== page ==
My Two Cents (Daily) - Criterion's May slate, 4 new BD reviews & back on March 4th Criterion reveals Limelight,... http://t.co/YzxsoWg0aX
American Hustle a sort of 40s screwball comedy combined with elements of The Sting and all thrown together for unimpeded joy. Watch for legendary character actor Anthony Zerbe in a cameo.
Speaking for movies from the 40s The Place Beyond the Pines is a classic take on that era’s film noir pictures and, eventually turns out to be a thoughtful mediation about fathers and sons.
The Spectacular Now, based on native Oklahoman Tim Tharp’s prize winning novel is a serious high school love story that is wonderfully engaging. Shaliene Woodley is the real thing.
Mud is the indie film of the year. Part coming of age, part character study and part adventure. You will be captivated. How about the great Joe Don Baker back on the silver screen, as well as native Oklahoman Paul Sparks, he of Boardwalk Empire?
Martin Scorsese brings us three hours plus of American excess in The Wolf of Wall Street as the director of our age continues his long quest to introduce to audiences the underside of the American Dream. In my mind Leonardo Di Caprio should receive the Oscar for his by far most daring performance.
Prisoners is a raw and powerful suspense film that will be remembered for many years hence. It never lets up in its 150 minutes. Not for the faint of heart
I became aware of Jayne Mansfield’s Car during its scriptwriting and consider it the great lost film of 2013. Any picture which gives legendary character actor Robert Duvall a lead these days deserves a brass band, but Billy Bob Thornton’s first film as a director in many years is a solid cultural character study that is a true sleeper. Find it and watch today.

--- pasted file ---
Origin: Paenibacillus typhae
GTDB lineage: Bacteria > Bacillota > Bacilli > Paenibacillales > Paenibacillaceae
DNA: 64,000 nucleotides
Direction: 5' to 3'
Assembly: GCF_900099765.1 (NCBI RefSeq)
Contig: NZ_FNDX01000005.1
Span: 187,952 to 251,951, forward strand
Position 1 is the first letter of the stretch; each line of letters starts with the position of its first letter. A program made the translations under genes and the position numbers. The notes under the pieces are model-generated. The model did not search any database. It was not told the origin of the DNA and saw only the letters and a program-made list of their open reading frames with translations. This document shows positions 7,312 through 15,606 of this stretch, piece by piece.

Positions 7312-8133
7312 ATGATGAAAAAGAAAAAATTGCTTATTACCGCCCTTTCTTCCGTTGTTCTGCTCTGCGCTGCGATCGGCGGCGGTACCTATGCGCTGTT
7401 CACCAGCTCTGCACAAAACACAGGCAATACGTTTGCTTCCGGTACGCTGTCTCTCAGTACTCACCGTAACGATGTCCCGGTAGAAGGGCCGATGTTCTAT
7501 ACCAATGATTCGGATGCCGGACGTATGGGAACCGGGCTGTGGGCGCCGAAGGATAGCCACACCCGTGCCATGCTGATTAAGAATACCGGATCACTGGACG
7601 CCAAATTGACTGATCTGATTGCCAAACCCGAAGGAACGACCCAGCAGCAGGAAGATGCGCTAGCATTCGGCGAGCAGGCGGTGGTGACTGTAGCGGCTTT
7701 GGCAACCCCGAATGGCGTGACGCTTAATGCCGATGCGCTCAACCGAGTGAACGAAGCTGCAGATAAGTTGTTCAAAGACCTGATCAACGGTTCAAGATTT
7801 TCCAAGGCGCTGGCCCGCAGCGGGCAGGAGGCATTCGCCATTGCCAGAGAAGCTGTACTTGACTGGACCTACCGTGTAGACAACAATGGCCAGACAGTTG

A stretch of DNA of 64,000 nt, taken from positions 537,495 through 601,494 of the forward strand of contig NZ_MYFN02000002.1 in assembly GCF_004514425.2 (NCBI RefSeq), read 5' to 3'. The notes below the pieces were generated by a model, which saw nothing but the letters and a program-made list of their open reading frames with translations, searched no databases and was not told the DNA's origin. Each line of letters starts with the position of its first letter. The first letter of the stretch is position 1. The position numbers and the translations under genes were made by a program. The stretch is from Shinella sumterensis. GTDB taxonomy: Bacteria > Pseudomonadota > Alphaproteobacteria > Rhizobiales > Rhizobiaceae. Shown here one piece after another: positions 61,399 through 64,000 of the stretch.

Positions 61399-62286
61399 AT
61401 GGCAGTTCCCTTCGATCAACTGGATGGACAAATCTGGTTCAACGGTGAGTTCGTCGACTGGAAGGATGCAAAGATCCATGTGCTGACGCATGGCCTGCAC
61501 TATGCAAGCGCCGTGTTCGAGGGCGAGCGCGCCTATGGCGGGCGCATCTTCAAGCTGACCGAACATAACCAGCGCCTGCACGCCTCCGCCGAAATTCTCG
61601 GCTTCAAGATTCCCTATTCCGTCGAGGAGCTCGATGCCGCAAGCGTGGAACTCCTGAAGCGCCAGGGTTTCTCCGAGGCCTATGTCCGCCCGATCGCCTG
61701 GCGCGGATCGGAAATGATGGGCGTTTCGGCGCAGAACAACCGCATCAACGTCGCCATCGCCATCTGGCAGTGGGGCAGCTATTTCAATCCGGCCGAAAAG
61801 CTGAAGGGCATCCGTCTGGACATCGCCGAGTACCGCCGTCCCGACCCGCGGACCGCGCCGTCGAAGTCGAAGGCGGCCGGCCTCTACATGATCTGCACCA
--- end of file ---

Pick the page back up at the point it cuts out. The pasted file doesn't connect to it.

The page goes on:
Robert Redford had a banner year with both All is Lost and The Company You Keep – the first a classic man vs. nature picture with Redford imperiled at sea and Company is an all star (how great is it to see Nick Nolte and Susan Sarandon in the same film?) conspiracy thriller that takes us back to Three Days of the Condor.
Blue Jasmine offers Woody Allen channeling Tennessee Williams and the result is sublime. It’s a shame Alec Baldwin won’t get the credit he deserves, but Cate Blanchett, shows us what luminous acting is all about – she will completely deserve the Oscar she will win.
The Counselor is the most reviled movie of the year and I loved every moment. Those of us who, you know, read a book now and then recognize the fine work of legendary author/screenwriter Cormac McCarthy.
I also really liked Fruitvale Station, Ain’t Them Bodies Saints, Blue is the Warmest Color, 12 Years a Slave, Inside Llewyn Davis, Nebraska, Oldboy, Pain and Gain, The Sapphires and Side Effects.
I saw so many terrible movies this year that the turkey list was actually tougher to pick – I left out Jack the Giant Killer and G.I. Joe and Burt Wonderstone and those were just the ones I saw! Here, though, is the bottom of the heap:
August Osage County should have been a slam dunk – it is based on perhaps the greatest stage play of the modern era, written by Oklahoman Tracy Letts, and its cast is loaded with soaring talent. Why, then, does the film resemble a poorly directed episode of the Meth Head Waltons? Just awful.
Man of Steel takes the Superman legend and rubs it in bleak colors and incoherent story lines. My favorite part? When Kevin Costner gets blown away by the tornado.
Oz the Great and Powerful makes no sense from the first scene, and goes downhill from there.
Dallas Buyers Club – I don’t at all understand the love some have for this movie, with its cheap drama and histrionic acting. I was in Dallas during this time period with a best friend dying of AIDS. There is not a true moment in the whole picture.
Lee Daniels’ The Butler is beyond silly and a modern camp classic. Oprah at the ironing board? An embarrassment.
As for the Oscars, I would have thought 12 Years a Slave a walk for Best Picture and Actor but it just doesn’t seem to have the love. One potential storyline is, however, should this historic and brutal film win the best picture, Brad Pitt, as its producer, will finally get his own Oscar. I think the real contender for Best Picture would be American Hustle, but will the Academy give two true life films set in the 70s back to back Oscars? I can make cases for every nominated film, sans The Dallas Buyers Club (see above).